Friday 24 November 2017

Jobs's legacy of keeping cash stockpiles remains at the core of Apple philosophy

Ari Levy and Adam Satariano

AT a meeting with Apple finance chief Peter Oppenheimer this year, investor Kishore Rao asked the company to tap its billions in cash to pay a dividend.

Oppenheimer had heard the request before and explained that Apple was keeping its powder dry for "strategic opportunities," without elaborating on what those could be, Rao said.

The stock had almost doubled in the year before that meeting, and Oppenheimer argued that Apple had been a good steward of its cash and investments, currently worth $76.2bn (€55.7bn).

The drumbeat to open that treasure chest may now grow louder following last week's death of Steve Jobs.

The former Apple chief executive who rescued it from near-bankruptcy and turned it into the most valuable technology company, engendered faith in his insistence on hoarding cash. In his absence, as the stockpile grows, Oppenheimer faces renewed calls to fund a dividend or stock buyback.

"They don't need all that cash," said Keith Goddard, CEO of Tulsa, Oklahoma-based Capital Advisors, whose largest holding is Apple. "It won't change their growth rate to pay a dividend."

Apple, which almost couldn't make payroll when Jobs returned as CEO in 1997, has more than doubled its cash and investments in the past two years -- fuelled by sales of the iPhone and iPad. Jobs resisted returning money to shareholders as he pushed Apple into new markets. The company has used the money to buy long-term supplies of certain critical components, such as memory chips and touch-screen panels.

Oppenheimer (48) said in January that Apple would spend about $3.9bn over the next two years on unspecified component prepayment and capital expenditures.

Steve Dowling, a spokesman for Apple, reiterated the company's long-standing position that it has a good track record of managing cash and is keeping it available for potential strategic opportunities.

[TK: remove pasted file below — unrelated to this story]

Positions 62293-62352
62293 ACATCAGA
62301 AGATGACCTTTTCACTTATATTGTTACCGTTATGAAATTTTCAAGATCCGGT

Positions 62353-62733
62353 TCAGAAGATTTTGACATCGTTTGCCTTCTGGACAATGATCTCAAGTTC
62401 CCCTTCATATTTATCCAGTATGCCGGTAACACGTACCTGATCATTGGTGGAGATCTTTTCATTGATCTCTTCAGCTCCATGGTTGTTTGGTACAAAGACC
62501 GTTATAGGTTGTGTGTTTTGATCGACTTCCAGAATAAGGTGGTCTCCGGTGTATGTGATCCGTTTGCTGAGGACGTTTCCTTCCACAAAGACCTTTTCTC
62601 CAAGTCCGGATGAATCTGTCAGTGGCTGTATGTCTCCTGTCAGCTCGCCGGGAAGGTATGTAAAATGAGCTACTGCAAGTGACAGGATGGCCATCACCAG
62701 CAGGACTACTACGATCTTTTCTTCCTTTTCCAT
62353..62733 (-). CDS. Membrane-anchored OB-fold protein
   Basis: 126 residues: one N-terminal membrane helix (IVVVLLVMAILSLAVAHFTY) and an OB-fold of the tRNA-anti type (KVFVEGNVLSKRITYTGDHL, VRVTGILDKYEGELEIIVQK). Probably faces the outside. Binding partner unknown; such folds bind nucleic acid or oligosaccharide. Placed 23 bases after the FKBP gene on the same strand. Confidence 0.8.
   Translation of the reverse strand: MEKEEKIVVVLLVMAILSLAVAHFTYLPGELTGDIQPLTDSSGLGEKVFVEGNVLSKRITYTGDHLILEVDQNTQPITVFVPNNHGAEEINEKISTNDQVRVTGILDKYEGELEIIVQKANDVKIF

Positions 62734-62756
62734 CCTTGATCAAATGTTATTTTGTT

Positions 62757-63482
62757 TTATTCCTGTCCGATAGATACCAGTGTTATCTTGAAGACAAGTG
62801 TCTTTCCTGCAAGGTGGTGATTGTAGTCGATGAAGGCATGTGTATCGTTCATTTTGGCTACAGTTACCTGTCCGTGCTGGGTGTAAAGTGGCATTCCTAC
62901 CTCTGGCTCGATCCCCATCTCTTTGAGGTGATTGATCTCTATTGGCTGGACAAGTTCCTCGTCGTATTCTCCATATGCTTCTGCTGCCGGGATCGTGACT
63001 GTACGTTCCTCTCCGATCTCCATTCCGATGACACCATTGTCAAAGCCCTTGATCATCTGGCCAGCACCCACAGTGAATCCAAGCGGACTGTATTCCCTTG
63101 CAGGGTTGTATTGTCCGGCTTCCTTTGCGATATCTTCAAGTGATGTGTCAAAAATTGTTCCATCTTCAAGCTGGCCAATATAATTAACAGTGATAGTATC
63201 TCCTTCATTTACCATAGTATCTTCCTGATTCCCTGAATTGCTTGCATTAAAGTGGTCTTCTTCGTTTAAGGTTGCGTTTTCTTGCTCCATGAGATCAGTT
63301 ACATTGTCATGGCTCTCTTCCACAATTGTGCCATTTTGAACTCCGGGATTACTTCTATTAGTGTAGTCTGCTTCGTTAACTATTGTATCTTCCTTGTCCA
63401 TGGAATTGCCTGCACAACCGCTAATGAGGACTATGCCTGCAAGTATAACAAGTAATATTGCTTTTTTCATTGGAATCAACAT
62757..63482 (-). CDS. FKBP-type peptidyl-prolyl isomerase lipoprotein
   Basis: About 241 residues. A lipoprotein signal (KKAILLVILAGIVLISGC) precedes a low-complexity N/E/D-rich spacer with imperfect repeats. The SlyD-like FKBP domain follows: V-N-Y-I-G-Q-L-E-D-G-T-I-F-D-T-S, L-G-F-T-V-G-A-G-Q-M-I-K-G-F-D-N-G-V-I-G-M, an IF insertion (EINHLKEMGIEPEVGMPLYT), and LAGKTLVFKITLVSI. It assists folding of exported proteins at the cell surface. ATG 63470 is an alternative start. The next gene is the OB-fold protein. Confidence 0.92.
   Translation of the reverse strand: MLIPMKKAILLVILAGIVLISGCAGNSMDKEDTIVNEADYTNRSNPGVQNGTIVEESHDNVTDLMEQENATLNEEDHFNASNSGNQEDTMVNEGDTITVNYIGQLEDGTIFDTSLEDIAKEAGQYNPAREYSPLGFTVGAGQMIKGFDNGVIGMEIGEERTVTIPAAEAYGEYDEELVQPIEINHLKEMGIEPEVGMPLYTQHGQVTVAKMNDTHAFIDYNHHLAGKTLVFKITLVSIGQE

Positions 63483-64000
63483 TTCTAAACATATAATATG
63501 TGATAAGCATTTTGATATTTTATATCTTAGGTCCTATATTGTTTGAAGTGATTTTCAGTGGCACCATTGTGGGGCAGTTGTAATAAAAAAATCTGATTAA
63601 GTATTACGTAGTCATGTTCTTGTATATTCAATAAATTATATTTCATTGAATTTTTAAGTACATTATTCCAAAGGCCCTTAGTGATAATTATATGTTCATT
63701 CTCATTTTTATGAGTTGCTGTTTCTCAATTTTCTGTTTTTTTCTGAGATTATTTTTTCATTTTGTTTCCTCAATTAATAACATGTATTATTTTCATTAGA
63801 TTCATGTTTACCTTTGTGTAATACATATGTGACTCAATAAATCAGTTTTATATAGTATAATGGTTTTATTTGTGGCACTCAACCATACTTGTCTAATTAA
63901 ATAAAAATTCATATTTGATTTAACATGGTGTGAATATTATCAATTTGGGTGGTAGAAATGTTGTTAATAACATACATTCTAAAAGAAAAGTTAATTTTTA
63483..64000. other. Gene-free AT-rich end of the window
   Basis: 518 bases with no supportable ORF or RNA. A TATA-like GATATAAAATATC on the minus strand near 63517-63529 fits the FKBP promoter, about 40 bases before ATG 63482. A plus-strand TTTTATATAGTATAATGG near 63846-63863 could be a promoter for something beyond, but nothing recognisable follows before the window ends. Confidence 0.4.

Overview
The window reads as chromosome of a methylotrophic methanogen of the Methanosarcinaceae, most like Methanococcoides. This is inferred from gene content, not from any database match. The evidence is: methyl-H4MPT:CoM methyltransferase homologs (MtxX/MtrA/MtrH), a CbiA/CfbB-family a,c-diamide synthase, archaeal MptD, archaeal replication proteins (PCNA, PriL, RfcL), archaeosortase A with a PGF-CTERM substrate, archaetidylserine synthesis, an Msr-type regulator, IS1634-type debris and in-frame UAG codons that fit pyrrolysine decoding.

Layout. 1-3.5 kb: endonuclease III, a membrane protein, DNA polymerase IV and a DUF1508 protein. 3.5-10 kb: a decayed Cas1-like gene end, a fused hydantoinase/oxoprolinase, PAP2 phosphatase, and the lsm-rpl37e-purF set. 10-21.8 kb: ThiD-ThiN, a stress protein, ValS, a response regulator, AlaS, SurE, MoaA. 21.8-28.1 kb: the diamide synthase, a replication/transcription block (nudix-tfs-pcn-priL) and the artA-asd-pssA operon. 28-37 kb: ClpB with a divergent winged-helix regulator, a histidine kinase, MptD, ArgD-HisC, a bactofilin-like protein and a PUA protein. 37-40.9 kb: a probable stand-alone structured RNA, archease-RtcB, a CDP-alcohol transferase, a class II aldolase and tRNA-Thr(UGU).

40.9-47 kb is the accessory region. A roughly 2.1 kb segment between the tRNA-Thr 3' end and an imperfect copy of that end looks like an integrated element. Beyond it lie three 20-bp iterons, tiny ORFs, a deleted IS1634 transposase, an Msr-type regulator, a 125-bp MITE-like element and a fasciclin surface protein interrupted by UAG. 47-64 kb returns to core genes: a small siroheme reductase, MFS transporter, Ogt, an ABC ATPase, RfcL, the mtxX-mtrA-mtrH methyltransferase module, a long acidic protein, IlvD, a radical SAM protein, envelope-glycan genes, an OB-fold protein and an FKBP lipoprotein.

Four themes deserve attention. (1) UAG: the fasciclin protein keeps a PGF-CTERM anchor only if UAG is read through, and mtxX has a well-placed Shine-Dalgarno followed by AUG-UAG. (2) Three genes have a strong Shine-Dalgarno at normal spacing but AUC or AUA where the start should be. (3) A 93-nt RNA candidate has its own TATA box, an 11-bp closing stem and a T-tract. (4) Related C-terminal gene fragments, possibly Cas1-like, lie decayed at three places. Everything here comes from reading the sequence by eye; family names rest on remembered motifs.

Cisco started paying a dividend earlier this year when its cash and investments reached about $40bn.

And Apple's competitors, including Microsoft and Google, have devoted their cash to making big acquisitions -- something Apple has avoided.

As sales keep growing, the company will have to find ways to spend its capital, said Ryan Jacob, chairman of Jacob Asset Management in New York.

"They have a high-class problem," said Jacob, whose firm owns Apple shares. "They're generating so much quarter after quarter, and it's just growing."

Profit more than doubled to $7.31bn in the third quarter, adding to Apple's coffers. The stock has climbed 15 pc this year, defying a stock-market slump and concerns about Apple's CEO succession.

With a valuation of $342.8bn, Apple is almost 60pc bigger than the second most valuable technology company, Microsoft.

Rao, the investor who met with Oppenheimer, complimented the company for its overall business performance.

He said dipping into its cash wouldn't affect Apple's long-term plans.

"We have a slight difference of opinion on whether they have sufficient cash to meet all their strategic objectives," Rao, a research principal at Sustainable Growth Advisers in Stamford, Connecticut, said in an interview. "We think they do and say they can be paying a dividend."

Prior to joining Apple, Oppenheimer served in the finance department of Automatic Data Processing, the provider of payroll services, and as a consultant at Coopers & Lybrand.

He arrived at Apple in 1996 as controller of the Americas and was promoted the following year to vice president and later to corporate controller. As chief financial officer, he oversees investor relations, tax information and internal audits.

"Peter is pretty conservative and cautious, and he's managing the company's financial resources in the same way," Rao said.

Oppenheimer took the chief financial officer job in 2004 when Fred Anderson retired. At the time, the company had about $5bn in cash and investments.

That number almost tripled over the next three years to $13.8bn and then soared again in the following three years to more than $40bn by mid-2010.

"It's been ridiculous for a long time, whether it's $75bn or $35bn or $25bn," said Andy Hargreaves, an analyst at Pacific Crest Securities in Portland, Oregon, who recommends Apple stock and doesn't own it himself. "Apparently the board feels nothing has been necessary to this point."

The day before Jobs's death, chief executive Tim Cook unveiled the iPhone 4S, which has an upgraded processor, camera and software. He also introduced a voice-recognition system called Siri that turns the device into a hands-free personal assistant.

That technology came from the acquisition of Siri last year for an undisclosed sum. While Apple will continue buying companies to gain technologies, it's unlikely to spend much of its cash on big deals, Hargreaves said.

"That just hasn't been their style historically," he said. "It's questionable what they could buy to add a lot of value." (Bloomberg)

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